In mid-August, Facebook, the popular social networking site aimed at college students, alums, and now a few select corporations has released a simple personal finance application. The original name was FaceBank (see screenshot at bottom of article), but recently it was renamed MoochSpot (click on screenshot below for closeup).
MoochSpot allows Facebook users to loan (i.e., spot), borrow (mooch), and settle debts with other Facebook users. At this point there is no payment capabilities, so the money must change hands through other methods.
Here's how it works:
- Create a "piggy bank" to track the funds
- Select a Facebook friend from the list that automatically shows in the MoochSpot list (note, in our screenshot below, we don't have any predesignated friends, so the list is empty)
- Enter the amount of the loan
- (Optional) Enter a reason for the loan
MoochSpot was developed, not because of huge user demand to track personal debts, but to showcase the type of application that can be built by outside developers using the recently released Facebook APIs. MoochSpot is highlighted on the Facebook developer's page <developers.facebook.com>.
BillMonk, the self-proclaimed "social money" site which allows debts to be split and tracked via website or mobile phone (see NB Apr 30), is the first financial services provider to jump on the bandwagon and create Facebook integration (in inset, see Facebook login in lower-right of BillMonk's homepage). We tried on several computers to get it to work and were unable to get past the Facebook login. We'll check back in a few days to see if they have the bugs worked out.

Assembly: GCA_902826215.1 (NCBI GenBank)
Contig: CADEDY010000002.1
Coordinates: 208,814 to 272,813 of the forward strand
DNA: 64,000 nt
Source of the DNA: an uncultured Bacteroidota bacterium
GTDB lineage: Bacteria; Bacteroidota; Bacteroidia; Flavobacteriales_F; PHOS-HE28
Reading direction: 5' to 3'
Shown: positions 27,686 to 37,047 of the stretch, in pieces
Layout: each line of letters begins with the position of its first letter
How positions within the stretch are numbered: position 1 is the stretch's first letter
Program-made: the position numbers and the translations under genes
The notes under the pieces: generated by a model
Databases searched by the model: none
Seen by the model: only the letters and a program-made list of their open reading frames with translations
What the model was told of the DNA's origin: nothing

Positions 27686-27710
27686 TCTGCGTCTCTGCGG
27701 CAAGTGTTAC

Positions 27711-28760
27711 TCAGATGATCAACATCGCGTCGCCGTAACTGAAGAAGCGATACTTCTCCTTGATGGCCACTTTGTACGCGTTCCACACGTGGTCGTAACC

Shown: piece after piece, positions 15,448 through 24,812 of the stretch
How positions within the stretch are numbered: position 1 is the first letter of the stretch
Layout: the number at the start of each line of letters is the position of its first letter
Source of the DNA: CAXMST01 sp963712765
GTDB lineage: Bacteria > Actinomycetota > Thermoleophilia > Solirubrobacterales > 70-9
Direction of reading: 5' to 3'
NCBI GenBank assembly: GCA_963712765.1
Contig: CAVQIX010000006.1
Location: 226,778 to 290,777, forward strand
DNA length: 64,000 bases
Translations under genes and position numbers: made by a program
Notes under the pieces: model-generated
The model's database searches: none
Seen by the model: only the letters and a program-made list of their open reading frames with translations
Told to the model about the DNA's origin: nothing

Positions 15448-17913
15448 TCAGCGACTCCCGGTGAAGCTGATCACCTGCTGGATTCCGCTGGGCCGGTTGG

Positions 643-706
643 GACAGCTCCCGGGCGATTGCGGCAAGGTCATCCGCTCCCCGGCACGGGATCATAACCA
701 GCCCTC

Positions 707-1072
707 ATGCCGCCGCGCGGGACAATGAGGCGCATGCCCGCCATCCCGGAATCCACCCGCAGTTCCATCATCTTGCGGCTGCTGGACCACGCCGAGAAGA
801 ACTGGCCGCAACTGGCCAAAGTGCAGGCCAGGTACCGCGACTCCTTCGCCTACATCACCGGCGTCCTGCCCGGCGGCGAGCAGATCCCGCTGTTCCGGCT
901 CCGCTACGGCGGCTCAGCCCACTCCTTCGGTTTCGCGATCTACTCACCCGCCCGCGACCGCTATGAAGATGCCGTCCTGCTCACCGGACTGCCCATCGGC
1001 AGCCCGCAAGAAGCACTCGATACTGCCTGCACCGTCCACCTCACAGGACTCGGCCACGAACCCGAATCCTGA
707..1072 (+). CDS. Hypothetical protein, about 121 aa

Financial institutions looking to create online banking sites that click with college students should pay close attention to BillMonk and MoochSpot. It would be relatively simple for a bank to use the Facebook API to develop even more powerful payment applications that combine the loan-tracking benefits of MoochSpot with actual epayment capabilities to move money back and forth among friends. While it wouldn't do anything that Paypal doesn't do today, the integration within online banking is important.
But the biggest reason to integrate with Facebook, MySpace, or any other 20-something social network is because it positions yourself as a bank or CU that understands the younger generation. And make sure you have genuine 20-somethings designing the marketing and writing the blog copy.
Below is the original FaceBank application prior to changing the name to MoochSpot: